Historiography and Approaches to the British Mandate in Palestine: new questions and frameworks

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On the centennial of British administration in Palestine, reflections on the subsequent military and then civil government should be linked with the prevailing reality that the geographical territory and the population of the region continue to live with the remnants of the Palestine Mandate (1922–1948). This special issue of Contemporary Levant, co-edited by Lauren Banko, Roberto Mazza, and Steven Wagner, neither sees the Mandate as a structure long-gone from the landscape of the Eastern Mediterranean, nor as simply a matter for historiographical debate; rather, as we mark the anniversary year that began British rule in Palestine (under Occupied Enemy Territory Administration South, or the military administration, in 1918), it is essential to underscore the forthcoming discussion of this history with the caveat that the framework of the Mandate endures. It is not, as noted by Jacob Norris elsewhere in this issue, a closed chapter. The Mandate itself and its consequences have permeated legislative, juridical, social, economic, religious, and political structures in Palestine (as in Israel, albeit in different ways). The same is true for many other post-colonial or post-imperial contexts, and as such Palestine should be considered within post-colonial frameworks.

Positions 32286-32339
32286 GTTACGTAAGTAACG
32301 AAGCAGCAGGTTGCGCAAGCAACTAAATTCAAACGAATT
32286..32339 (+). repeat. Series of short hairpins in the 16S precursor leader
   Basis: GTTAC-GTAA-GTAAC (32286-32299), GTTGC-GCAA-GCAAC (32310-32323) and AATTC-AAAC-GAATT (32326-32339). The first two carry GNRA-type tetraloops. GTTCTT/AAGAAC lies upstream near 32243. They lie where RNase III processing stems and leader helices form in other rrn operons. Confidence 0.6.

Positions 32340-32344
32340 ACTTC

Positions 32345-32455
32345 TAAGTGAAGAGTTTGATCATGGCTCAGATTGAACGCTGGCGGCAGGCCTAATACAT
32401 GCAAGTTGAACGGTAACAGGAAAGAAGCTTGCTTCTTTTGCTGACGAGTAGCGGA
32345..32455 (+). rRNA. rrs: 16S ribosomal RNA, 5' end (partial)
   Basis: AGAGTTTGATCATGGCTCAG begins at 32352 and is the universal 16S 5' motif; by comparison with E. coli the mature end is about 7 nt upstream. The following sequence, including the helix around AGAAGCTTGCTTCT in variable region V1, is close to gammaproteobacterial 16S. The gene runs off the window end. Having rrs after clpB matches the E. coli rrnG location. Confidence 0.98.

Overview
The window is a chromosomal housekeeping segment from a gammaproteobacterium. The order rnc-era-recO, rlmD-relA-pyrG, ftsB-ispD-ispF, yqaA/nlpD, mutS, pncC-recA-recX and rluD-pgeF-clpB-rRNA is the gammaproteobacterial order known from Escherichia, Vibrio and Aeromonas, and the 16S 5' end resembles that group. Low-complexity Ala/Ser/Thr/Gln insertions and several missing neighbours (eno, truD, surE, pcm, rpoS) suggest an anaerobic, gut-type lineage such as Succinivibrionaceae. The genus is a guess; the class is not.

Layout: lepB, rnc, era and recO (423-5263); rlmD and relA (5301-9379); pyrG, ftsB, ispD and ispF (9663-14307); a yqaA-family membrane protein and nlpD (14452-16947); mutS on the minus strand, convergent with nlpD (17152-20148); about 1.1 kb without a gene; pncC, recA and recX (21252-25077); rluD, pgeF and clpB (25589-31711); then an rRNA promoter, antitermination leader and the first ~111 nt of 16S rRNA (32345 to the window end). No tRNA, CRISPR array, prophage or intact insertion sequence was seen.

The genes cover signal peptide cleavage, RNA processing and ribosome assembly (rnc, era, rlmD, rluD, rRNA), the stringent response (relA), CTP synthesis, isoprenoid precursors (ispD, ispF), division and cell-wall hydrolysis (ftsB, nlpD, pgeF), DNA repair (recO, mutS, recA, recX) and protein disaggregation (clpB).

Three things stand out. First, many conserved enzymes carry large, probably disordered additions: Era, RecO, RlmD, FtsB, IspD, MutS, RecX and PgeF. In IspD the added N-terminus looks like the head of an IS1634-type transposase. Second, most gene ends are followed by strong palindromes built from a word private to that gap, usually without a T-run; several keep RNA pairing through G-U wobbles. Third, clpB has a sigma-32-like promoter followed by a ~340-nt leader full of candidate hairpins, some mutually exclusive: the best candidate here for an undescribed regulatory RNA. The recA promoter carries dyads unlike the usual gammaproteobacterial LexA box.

Original languageEnglish
Pages (from-to)1-7
Number of pages8
JournalContemporary Levant
Issue number1
Publication statusPublished - 6 May 2019


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